Theo Thimou, Clark.com
Kroger has announced the sale of its convenience store business for $2.15 billion to U.K. convenience store operator EG Group.
Kroger’s C-store business changes hands
Kroger currently operates 762 convenience stores across 18 states. Sixty-six of those stores are franchised.
The convenience stores operate under a variety of names — Turkey Hill Minit Markets, Loaf ‘N Jug, KwikShop, Tom Thumb and QuickStop — and collectively employ 11,000 associates.
“As part of our regular review of assets, it has become clear that our strong convenience store business unit will better meet its full potential outside of our business,” Mike Schlotman, Kroger’s executive vice president and chief financial officer, said in a press release.
EG Group, which operates more than 2,600 convenience stores in England and throughout Europe, will retain the established names of the Kroger C-stores when it takes them over.
Not included as part of the deal are Kroger’s supermarket fuel centers and its Turkey Hill-branded stores.
Both Kroger and EG expect the deal to close in a matter of weeks. That’s in part because EG has no U.S. presence to raise red flags for anti-trust regulators.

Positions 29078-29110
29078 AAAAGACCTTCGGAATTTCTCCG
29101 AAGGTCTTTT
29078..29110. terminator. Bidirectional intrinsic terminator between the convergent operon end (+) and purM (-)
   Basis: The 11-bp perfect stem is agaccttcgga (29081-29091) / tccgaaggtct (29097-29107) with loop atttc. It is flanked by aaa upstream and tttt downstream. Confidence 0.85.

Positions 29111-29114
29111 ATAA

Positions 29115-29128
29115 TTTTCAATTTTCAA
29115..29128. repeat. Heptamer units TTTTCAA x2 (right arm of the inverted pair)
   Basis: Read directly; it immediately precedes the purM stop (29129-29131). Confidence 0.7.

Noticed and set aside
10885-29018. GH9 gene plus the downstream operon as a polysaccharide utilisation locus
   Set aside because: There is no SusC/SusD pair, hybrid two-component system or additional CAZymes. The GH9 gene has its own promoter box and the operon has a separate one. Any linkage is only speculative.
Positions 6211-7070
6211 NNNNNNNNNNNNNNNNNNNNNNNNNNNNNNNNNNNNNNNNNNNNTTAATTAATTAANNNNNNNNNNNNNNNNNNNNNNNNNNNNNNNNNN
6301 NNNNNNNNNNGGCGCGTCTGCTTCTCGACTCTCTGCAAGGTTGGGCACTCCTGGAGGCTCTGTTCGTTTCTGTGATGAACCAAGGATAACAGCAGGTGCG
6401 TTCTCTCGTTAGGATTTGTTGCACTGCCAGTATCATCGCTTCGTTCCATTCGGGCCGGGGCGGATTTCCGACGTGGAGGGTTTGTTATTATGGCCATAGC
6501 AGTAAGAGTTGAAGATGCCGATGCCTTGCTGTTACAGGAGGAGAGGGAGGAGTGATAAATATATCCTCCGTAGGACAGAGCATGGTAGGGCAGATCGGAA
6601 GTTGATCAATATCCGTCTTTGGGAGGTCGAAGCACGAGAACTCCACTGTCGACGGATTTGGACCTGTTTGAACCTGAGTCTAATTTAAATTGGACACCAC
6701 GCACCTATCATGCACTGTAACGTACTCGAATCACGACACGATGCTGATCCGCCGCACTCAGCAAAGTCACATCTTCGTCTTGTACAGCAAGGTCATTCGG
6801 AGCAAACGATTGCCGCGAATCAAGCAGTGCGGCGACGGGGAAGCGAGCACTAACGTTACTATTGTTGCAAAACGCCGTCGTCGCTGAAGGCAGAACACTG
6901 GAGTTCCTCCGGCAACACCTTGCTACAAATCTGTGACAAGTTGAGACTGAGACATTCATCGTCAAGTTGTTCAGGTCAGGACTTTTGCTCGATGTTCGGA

But as part of the deal, EG will now establish its North American headquarters in Cincinnati — which also happens to be the home of Kroger!
Kroger first signaled its intent to explore a sale of its C-store business in October 2017.
That the grocery giant would consider such a move at all should come as no surprise. With new competitors like Amazon and Lidl encroaching on Kroger’s traditional space, the convenience stores likely became more of a distraction than an opportunity for the struggling grocer.
“The C-store business is a hard business. You need to be laser-focused on it,” money expert Clark Howard says.
Clark also notes that grocery stores and convenience stores tend to work at cross-purposes, which may have been another factor in Kroger wanting to cut them loose.
With a convenience store, you just stop in for one or two things. But with a grocery store, the grocer relies on you coming in, seeing impulse buys and buying things you didn’t intend to in the first place.